Azure Functions: Choosing between queues and event hubs
Performance and throughput considerations
I have this conversation about twice a week. Someone has decided they want to take advantage of the benefits of serverless Azure Functions for an upcoming project, but when starting to lay out the architecture a question pops up:
“Should we be using Azure Event Hubs, Queues, or Event Grid?”
It’s honestly a great question — and it’s a question with consequences. Each of these messaging technologies comes with its own set of behaviors that can impact your solution. In previous blogs, I’ve spent some time explaining Event Grid, Event Hubs ordering guarantees, how to have ordering guarantees in queues / topics, and how to keep Event Hub stream processes resilient. In this blog, I specifically want to tackle one other important aspect: throughput for variable workloads. Here was the scenario I was faced with this last week:
We have a solution where we drop in some thousands of records to get processed. Some records only take a few milliseconds to process, and others may take a few minutes. Right now we are pushing the messages to functions via Event Hubs and noticed some significant delays in getting all messages processed.
The problem here is subtle, but simple if you understand the behavior of each trigger. If you just have a pile of tasks that need to be completed, you likely want a queue. It’s not a perfect rule, but more often than not queues may have the behavior you are looking for. In fact, this blog will show that choosing the wrong messaging pipeline can result in an order of magnitude difference in processing time. Let’s take a look at a few reasons why.
Variability in size of each task
If you look at the problem posed by the customer above, one key element let me know queues could be best here.
“…Some records only take a few milliseconds to process, and others may take a few minutes.”
If I have a queue of images that need to be resized, a 100kb image will resize a lot quicker than a 100mb panoramic image. The big question is: “How does my processing pipeline respond to a long task?” It’s a bit like driving on a freeway. An incident on the road is much more impactful for a one lane road than a five lane road — and the same is true for your serverless pipelines.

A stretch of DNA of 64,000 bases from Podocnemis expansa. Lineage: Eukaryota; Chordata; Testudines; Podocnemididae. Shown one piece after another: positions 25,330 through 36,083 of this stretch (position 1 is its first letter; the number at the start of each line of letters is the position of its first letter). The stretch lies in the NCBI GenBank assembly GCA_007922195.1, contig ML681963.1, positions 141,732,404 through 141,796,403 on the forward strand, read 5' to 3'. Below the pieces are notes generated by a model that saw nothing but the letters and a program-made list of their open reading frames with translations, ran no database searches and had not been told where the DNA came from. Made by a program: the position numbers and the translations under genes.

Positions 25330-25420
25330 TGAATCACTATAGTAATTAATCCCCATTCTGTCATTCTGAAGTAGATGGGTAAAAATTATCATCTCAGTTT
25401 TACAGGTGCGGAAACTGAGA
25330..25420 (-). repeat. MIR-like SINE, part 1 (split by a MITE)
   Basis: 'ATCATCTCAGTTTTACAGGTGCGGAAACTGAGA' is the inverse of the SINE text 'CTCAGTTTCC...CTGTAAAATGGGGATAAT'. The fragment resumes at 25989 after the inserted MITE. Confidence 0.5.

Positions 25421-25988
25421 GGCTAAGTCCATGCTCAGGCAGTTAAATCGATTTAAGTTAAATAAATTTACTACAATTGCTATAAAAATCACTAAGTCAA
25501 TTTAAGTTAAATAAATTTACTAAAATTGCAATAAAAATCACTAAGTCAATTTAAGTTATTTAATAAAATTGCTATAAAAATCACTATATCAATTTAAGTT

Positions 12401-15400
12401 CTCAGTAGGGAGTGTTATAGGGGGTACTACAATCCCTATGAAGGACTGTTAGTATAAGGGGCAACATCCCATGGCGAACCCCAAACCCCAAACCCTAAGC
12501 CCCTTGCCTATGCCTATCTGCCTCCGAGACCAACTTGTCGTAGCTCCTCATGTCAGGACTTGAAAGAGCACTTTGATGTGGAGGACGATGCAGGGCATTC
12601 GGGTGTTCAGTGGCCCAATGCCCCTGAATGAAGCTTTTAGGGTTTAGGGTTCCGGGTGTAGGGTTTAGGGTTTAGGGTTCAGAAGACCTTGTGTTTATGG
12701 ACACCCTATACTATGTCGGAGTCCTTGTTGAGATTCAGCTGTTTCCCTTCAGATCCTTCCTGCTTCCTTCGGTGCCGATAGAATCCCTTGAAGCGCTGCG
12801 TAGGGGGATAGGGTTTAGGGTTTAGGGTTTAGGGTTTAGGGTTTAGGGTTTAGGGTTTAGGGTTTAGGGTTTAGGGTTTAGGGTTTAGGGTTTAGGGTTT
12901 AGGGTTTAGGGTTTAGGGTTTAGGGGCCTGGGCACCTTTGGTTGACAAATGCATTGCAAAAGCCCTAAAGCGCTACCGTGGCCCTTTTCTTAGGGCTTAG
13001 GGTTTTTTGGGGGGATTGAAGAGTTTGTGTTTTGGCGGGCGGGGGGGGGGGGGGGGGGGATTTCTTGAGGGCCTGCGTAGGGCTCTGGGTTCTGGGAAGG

Event Hubs behavior with variability in task time
Azure Event Hubs cares about two things, and it does a great job with those two things: ordering and throughput. It can receive and send a huge heap of messages very quickly and will preserve order for those messages. Our team has posted previously on how Azure Event Hubs allowed us to process 100k messages a second in Azure Functions. The fact that I can consume a batch of up to 200 messages in every single function execution is a big reason for that. But those two core concerns of ordering and throughput can also get in each others way.
> If you’re not already familiar with how Event Hubs preserves order, it may be worth reading this blog on ordering first and coming back.
Imagine I have a series of events that all land in the same Event Hub partition. Let’s say my Azure Function pulls in a batch of 50 events from that partition into a function. Messages 1–9 process in a few milliseconds, but message 10 is taking a few minutes to process. What happens to events 11–50? They are stuck. Event Hubs cares about ordering, so message 10 needs to complete before message 11 starts. Imagine a scenario where the events you are receiving are stock market events — you very much do care that a “buy” happened before a “sell” event, so you’d be glad it’s holding the line. But what if your scenario doesn’t care about ordering? What if events 11–50, or even 51–1,000 could be running while we wait for message 10 to complete? In this case Event Hubs behavior is going to slow down your performance dramatically. Event Hubs will not process the next batch in a partition until the current batch, and every event in that batch, has completed. So one bad event can hold up the entire partition.
Queues behavior with variability in task time
What about queues? Standard queues don’t care as much about ordering¹ (session-enabled queues do). Queues care more about making sure that every message gets processed and gets processed completely. Head into any government building and you will usually witness distributed queue processing in action. You have a single line of people that need something done, and a few desks of employees to help (hopefully more than one 😄). While some employees may have requests that take a number of minutes, the other employees will keep grabbing the next person in line as soon as they are available. One long request isn’t going to stop all work from continuing. Queue triggers will be the same. Whichever instance of your app is available to take on more work will grab the next task in line. No task depends on the completion of another task in that queue².
Service Bus queues and Storage queues